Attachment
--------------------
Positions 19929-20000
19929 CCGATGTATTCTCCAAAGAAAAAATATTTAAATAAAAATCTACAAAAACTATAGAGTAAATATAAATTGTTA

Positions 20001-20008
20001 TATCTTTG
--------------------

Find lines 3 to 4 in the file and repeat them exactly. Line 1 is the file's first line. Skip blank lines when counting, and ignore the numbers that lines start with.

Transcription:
Positions 20001-20008
20001 TATCTTTG